EBO Bass Bridge Whoas

The Gibson EBO, or “SG” bass as some call it, is one of my favorite vintage basses. I love old shots of Jack Bruce from Cream or Jim Lea from Slade (below) playing the bass.

Slade, Jimmy Lea












But getting one to play right can be a big hassle. Especially the old, two post bridge. These bridges can tilt forward to the point where the bass is virtually unplayable. I’ve seen different ways of trying to remedy this; like a stack of quarters under the front side of the bridge, or a screw mounted underneath to push the front up. But these methods never seem to work.

The best way I have found to stabilize the bridge is to add pressure to the back of the bridge.

I do this by adding two 1 1/2″ sheet rock screws to the back of the bridge. My method does involves some alteration to the original parts but the holes that you need to drill are almost totally hidden. The first thing I do is to disassemble the bridge and remove the saddles. Then I drill two holes underneath the “G” and the “E” intonation adjustment screws at the back end of the bridge. Next thing to do is to put the bridge in place and drill holes into the body directly under the two new bridge holes for the 1 1/2″ sheet rock screws. Now I insert the screws through the bridge and into the new holes in the body.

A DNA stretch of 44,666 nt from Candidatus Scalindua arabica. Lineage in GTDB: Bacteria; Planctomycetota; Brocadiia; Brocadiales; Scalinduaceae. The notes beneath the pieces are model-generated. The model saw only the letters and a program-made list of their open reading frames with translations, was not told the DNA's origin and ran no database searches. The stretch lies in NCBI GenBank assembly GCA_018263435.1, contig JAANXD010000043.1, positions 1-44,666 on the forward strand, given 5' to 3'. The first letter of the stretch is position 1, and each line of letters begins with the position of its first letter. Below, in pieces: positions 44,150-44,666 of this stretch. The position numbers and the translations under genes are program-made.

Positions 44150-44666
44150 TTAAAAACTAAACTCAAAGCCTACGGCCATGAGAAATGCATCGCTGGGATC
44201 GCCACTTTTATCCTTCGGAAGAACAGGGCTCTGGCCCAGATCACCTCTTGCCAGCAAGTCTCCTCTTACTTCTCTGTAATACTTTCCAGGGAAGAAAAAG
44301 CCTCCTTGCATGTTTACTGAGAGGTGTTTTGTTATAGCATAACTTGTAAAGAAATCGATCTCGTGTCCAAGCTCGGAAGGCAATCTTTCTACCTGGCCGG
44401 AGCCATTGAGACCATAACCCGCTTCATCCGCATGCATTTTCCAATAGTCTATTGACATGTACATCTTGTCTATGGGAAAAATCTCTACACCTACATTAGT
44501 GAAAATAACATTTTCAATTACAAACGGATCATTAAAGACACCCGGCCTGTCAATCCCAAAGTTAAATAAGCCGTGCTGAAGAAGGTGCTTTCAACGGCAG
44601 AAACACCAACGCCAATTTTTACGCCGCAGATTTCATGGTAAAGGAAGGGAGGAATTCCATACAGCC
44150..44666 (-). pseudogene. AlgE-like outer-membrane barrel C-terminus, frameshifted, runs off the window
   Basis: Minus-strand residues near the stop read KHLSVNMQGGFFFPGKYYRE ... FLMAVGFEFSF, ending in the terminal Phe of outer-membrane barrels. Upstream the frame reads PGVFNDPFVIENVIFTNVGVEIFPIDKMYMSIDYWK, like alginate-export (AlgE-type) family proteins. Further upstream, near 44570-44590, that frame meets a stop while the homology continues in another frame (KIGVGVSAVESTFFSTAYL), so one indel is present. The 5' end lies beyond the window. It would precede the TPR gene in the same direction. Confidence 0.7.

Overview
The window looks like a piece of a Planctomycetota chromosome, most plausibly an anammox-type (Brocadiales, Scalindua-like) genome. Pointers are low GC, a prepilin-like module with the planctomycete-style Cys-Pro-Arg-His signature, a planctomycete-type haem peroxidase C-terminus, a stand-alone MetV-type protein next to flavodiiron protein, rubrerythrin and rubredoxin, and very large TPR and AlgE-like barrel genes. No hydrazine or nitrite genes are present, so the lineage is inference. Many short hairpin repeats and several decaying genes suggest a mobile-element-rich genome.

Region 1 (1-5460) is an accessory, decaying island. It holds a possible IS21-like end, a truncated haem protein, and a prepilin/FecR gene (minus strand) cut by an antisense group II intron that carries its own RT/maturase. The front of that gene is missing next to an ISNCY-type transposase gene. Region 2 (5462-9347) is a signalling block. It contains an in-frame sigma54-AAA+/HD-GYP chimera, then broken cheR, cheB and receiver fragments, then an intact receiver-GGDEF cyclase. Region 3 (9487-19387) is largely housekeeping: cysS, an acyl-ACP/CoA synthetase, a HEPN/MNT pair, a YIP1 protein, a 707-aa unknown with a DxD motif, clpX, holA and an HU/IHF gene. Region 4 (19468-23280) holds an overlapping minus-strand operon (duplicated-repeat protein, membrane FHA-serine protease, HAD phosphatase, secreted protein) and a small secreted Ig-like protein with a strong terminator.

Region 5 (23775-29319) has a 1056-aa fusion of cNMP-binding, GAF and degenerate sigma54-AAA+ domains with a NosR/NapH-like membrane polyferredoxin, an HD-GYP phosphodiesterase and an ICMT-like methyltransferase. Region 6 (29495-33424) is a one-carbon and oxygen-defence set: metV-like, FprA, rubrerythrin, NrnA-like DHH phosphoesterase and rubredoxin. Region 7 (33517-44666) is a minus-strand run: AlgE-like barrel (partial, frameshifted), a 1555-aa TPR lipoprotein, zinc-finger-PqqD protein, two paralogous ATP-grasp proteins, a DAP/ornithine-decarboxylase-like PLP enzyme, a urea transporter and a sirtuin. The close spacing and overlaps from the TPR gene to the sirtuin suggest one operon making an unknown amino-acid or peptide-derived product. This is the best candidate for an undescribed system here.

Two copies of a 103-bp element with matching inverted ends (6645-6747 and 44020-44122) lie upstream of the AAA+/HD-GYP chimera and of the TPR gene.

photo 3 (2)

photo 2 (2)









The new screws can be used to level and stablize the bridge. Then, I string up the bass with just the “A” and the “D” strings. I set the action with these two string only because I need to get to the new stabilizing screws to set the action, and the “G” and “E” strings get in the way. Once I have it set nicely, I add the “E” and the “G” strings. The new screws work like a charm, however they do make it very hard to adjust the action. You may have to remove the “E” and the “G” and couple of time before you get it. The extra set-up time is worth it becuase the bass will play like a dream and the bridge will never tilt again!!

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“Brace Yourself” Guitar Repair with assistance from my iPhone